Please note, this event will run fully in-person. More information, including location, will be shared once you register. Lunch and refreshments will be provided. 

Join us for an afternoon of panel discussions and networking, bringing together members and stakeholders to showcase the work and impact women are having across the National Security, Policing and Defence sectors.  

We are only offering 1 ticket per organisation at this time

The afternoon will focus on anything from; the achievements of senior female leaders who are driving change from leadership positions to; what has been achieved, in terms of advancing leadership opportunities, professional development and where next as we look ahead to break down barriers and continue to accelerate women’s equality.  

In July 2018 Parliament’s Intelligence and Security Committee (ISC) reported that the UK’s intelligence agencies were not gender balanced at senior levels and did not ‘fully reflect the ethnic make-up of modern Britain’, The most recent data released by the ISC in March 2015 showed 41% of MI5’s workforce were women, 35% of GCHQ's and 36% of the SIS's. Two years later, there was some, if small, growth: MI5 (42.2%), SIS (38.9%) and GCHQ, having the smallest increase, of 35.2% (in 1995 it was 28%). 

According to the Home Office, Workforce Open Data Table there were 43,762 female police officers in the 43 police forces on 31 March 2021, making up 32.4% of police officers in England and Wales, up slightly from 31.2% the last year. The number of female officers increased by 3,443 (8.5%) compared with a year earlier. Statista’s distribution of police ranks in England and Wales, highlights that the higher up in the police ranks, the share of females is lower, with around a quarter of police sergeants and inspectors being female. The highest rank of Chief Officer has a distribution of 68.7 percent male Chief Officers and 31.3 percent female Chief Officers.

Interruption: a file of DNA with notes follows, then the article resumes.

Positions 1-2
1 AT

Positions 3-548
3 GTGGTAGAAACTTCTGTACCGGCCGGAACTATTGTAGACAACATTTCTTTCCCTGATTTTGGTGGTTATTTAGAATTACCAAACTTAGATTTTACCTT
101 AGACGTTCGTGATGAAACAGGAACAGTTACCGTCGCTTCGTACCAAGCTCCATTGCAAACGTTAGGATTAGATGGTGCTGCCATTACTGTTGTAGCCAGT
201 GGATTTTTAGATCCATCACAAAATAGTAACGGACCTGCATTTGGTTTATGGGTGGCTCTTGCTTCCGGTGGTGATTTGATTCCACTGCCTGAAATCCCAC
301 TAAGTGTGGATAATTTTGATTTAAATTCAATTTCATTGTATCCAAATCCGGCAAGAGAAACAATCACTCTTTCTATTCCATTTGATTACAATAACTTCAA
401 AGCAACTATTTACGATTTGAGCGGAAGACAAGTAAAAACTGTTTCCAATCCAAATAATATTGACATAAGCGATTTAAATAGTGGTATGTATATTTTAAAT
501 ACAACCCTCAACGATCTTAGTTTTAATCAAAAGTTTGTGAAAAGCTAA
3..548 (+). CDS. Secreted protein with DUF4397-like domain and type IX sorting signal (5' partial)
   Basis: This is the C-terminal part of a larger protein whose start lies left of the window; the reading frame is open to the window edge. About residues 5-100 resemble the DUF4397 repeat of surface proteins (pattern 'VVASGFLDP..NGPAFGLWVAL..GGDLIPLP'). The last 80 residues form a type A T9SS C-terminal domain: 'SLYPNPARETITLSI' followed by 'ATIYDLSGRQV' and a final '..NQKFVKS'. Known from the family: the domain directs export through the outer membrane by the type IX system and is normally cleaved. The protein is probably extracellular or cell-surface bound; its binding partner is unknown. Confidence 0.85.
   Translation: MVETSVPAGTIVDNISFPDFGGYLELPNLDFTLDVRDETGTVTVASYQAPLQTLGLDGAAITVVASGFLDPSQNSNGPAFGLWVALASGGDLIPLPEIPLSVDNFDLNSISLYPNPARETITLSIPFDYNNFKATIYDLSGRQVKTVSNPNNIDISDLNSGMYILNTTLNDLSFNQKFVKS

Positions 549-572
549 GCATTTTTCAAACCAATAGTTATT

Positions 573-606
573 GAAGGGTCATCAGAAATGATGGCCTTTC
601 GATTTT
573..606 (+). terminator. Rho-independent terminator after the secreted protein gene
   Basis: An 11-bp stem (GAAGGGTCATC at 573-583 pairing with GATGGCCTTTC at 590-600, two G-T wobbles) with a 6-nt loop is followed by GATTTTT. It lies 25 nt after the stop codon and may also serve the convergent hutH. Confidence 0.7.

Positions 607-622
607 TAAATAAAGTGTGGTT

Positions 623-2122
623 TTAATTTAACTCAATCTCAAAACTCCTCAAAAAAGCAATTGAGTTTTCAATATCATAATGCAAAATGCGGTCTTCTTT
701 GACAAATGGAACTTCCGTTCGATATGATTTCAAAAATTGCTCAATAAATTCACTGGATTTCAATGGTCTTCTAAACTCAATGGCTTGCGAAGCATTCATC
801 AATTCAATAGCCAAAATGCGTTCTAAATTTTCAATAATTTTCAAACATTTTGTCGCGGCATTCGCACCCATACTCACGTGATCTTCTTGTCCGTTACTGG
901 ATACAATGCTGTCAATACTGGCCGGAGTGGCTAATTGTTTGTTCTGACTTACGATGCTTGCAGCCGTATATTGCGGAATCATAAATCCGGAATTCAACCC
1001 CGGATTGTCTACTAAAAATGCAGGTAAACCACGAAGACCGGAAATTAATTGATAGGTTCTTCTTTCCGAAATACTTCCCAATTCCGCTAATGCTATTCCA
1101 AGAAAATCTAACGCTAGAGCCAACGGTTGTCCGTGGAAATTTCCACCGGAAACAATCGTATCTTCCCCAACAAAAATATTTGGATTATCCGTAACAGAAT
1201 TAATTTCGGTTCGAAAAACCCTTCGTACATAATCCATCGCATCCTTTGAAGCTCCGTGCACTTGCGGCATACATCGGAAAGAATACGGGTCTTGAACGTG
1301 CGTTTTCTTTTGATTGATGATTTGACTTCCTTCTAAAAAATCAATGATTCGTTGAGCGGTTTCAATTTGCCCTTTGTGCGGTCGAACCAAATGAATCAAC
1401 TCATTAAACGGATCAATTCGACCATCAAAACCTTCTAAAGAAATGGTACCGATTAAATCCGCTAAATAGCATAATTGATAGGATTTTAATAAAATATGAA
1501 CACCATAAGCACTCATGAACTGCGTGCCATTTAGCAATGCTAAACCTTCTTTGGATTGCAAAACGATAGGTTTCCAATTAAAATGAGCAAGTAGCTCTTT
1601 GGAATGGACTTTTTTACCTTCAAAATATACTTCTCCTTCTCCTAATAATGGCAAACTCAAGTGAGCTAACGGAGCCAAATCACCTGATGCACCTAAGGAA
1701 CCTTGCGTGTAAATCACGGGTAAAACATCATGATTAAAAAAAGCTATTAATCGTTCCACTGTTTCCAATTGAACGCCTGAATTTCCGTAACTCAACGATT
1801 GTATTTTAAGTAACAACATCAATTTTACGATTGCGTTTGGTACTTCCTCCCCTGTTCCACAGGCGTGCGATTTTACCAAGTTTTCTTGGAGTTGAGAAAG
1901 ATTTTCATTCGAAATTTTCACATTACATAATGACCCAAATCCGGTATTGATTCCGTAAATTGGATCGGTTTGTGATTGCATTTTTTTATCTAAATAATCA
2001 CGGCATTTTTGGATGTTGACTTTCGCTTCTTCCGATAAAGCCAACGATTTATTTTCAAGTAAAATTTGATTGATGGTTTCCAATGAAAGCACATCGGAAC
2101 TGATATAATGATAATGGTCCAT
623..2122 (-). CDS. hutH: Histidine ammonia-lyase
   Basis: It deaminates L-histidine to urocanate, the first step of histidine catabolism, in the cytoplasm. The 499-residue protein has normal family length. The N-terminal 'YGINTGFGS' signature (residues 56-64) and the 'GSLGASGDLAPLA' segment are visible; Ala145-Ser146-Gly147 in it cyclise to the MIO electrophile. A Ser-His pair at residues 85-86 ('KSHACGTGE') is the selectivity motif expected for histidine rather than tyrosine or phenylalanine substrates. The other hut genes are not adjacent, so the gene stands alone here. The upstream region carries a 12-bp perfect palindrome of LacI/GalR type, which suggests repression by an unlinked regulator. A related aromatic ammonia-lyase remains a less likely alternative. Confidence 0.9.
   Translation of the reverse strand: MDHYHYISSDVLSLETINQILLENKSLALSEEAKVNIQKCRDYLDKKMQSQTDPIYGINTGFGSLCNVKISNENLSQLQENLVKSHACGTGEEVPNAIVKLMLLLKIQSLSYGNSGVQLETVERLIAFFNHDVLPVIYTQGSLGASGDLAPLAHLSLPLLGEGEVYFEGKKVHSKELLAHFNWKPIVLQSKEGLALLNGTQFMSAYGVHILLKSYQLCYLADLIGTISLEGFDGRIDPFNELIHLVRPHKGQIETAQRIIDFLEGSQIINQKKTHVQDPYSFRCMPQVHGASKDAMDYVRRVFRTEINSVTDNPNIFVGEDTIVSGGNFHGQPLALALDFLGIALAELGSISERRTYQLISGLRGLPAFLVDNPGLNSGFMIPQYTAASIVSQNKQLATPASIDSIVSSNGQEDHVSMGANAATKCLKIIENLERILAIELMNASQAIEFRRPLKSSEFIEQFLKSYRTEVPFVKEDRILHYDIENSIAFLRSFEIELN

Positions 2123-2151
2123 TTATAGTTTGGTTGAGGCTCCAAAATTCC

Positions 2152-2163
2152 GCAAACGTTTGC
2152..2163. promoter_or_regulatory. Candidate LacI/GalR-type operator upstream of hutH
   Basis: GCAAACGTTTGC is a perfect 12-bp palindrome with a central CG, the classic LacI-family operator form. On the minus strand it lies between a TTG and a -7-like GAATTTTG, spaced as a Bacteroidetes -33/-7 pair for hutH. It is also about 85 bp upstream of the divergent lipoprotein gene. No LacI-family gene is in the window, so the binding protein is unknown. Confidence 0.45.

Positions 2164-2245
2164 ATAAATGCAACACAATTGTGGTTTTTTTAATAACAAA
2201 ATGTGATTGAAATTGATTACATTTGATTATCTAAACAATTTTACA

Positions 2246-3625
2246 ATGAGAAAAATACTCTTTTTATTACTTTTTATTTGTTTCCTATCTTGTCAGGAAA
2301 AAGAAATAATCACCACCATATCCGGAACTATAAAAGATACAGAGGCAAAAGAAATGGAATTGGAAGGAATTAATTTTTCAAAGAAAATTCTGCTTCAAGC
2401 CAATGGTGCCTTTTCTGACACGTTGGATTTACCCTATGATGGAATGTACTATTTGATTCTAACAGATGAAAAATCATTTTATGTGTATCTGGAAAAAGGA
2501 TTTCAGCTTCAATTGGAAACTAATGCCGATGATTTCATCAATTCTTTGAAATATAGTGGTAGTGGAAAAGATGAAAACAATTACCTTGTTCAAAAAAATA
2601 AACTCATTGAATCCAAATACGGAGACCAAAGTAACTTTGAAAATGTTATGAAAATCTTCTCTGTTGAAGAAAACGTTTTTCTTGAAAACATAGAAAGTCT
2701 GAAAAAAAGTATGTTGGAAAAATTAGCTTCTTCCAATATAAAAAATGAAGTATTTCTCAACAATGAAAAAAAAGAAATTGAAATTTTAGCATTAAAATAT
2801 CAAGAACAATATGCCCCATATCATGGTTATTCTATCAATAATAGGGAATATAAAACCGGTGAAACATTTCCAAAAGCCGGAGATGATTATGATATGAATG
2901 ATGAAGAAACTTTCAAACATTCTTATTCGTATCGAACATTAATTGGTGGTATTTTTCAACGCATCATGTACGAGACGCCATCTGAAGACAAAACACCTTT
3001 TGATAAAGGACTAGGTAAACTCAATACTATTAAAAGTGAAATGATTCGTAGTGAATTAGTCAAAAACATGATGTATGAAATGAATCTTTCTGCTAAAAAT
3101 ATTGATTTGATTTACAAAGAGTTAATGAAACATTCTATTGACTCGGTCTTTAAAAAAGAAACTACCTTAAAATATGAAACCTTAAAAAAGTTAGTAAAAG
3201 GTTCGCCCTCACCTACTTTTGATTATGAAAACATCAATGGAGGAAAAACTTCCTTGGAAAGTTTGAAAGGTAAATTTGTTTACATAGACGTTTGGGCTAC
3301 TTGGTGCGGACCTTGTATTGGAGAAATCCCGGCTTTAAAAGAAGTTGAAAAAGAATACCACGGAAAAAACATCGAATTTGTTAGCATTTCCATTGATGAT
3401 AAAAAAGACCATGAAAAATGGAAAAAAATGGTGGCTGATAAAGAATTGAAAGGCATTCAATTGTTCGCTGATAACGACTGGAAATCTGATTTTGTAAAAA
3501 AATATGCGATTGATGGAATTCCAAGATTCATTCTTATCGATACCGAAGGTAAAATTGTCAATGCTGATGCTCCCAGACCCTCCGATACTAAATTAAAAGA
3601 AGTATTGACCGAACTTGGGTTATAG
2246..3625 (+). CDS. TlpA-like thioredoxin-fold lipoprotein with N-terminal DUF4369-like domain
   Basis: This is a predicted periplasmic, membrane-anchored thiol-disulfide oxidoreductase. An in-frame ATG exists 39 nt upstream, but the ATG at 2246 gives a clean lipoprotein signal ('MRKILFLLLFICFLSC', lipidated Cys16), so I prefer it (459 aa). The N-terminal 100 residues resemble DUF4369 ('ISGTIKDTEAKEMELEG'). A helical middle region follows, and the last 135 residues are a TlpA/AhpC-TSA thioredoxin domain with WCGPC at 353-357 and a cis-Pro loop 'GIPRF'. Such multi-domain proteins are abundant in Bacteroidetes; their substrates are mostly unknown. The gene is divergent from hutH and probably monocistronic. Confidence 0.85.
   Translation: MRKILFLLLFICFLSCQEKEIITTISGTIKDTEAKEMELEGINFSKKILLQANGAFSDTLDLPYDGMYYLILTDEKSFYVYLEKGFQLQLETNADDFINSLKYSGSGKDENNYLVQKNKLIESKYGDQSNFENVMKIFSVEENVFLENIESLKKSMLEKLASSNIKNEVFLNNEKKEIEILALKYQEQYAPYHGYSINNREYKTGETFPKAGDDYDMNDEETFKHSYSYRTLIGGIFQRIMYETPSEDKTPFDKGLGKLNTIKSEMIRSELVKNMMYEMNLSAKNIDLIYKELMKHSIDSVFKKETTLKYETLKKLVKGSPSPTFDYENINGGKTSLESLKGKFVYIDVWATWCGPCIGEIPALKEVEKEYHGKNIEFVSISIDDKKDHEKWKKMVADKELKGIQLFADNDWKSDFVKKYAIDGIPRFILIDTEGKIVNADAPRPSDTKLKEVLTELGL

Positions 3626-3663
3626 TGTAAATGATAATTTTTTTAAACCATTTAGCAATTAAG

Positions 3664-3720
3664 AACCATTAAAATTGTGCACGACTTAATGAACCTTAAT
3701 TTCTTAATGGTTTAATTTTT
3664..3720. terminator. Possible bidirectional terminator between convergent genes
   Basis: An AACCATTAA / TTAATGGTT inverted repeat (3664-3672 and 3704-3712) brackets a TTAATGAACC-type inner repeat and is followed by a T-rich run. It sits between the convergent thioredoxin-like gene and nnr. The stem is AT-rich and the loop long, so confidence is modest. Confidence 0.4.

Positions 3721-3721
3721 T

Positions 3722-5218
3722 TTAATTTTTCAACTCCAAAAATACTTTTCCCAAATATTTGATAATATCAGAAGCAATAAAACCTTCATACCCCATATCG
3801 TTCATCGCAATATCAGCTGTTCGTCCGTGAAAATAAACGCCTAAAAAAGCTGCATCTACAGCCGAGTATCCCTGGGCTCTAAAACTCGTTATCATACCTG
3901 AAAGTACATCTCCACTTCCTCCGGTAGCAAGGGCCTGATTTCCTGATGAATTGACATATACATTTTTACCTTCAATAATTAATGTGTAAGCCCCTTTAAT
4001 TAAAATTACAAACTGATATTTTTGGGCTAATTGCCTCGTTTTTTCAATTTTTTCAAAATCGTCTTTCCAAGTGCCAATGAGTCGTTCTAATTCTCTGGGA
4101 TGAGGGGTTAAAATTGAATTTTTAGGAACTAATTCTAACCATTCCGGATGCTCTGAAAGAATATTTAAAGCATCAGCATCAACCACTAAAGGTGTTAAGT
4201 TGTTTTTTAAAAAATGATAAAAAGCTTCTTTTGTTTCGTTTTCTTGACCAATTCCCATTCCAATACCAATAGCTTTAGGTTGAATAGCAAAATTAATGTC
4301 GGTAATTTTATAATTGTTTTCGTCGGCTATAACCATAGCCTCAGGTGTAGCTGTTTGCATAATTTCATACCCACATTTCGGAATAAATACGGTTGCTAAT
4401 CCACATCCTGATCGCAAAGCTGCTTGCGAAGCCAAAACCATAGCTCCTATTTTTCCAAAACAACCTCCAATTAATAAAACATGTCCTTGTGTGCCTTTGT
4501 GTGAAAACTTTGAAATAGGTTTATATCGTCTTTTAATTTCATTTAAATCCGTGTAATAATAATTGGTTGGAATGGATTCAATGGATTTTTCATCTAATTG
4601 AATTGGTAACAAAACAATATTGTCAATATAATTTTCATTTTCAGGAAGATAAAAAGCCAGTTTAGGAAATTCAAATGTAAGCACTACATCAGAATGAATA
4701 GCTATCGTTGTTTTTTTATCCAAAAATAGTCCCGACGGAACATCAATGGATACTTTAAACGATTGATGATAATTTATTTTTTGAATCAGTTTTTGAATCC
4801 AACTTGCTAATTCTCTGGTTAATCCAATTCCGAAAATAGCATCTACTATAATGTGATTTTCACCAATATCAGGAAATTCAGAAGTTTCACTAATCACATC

Female representation in the UK Regular Forces as at 1 April 2022 has increased by 0.3 percentage points compared with 1 April 2021 (11.0%).  Defence has set a Level of Ambition to achieve a 30% inflow of women to the Armed Forces by 2030. It is recognised that 30% is a very challenging level of ambition and one which has not yet been achieved by many of our NATO partners. In meeting this ambition, a Whole Force approach has been developed including tailored recruiting activities, women-focused marketing campaigns and making greater use of Servicewomen as recruiters. Defence, however, appreciates that recruitment alone is not enough and sees that a greater focus on retention, behaviour and inclusion continues to be vital. 


13.00hrs – 14.00hrs | Light lunch

14.00hrs – 14.45hrs | Welcome keynotes 

15.00hrs – 16.00hrs | Panel discussion + Q&A 

16.00hrs – 16.15hrs | Comfort break 

16.15hrs – 16.45hrs | Closing presentations 

16.45hrs – 18.00hrs | Networking & drinks 

Georgina Henley

Georgina Henley

Head of Justice and Emergency Services, techUK

Raya Tsolova

Programme Manager, National Security, techUK

Freddie MacSwiney

Programme Manager - Defence and Cyber, techUK

Jago Corry

Programme Assistant, Markets and International Trade, techUK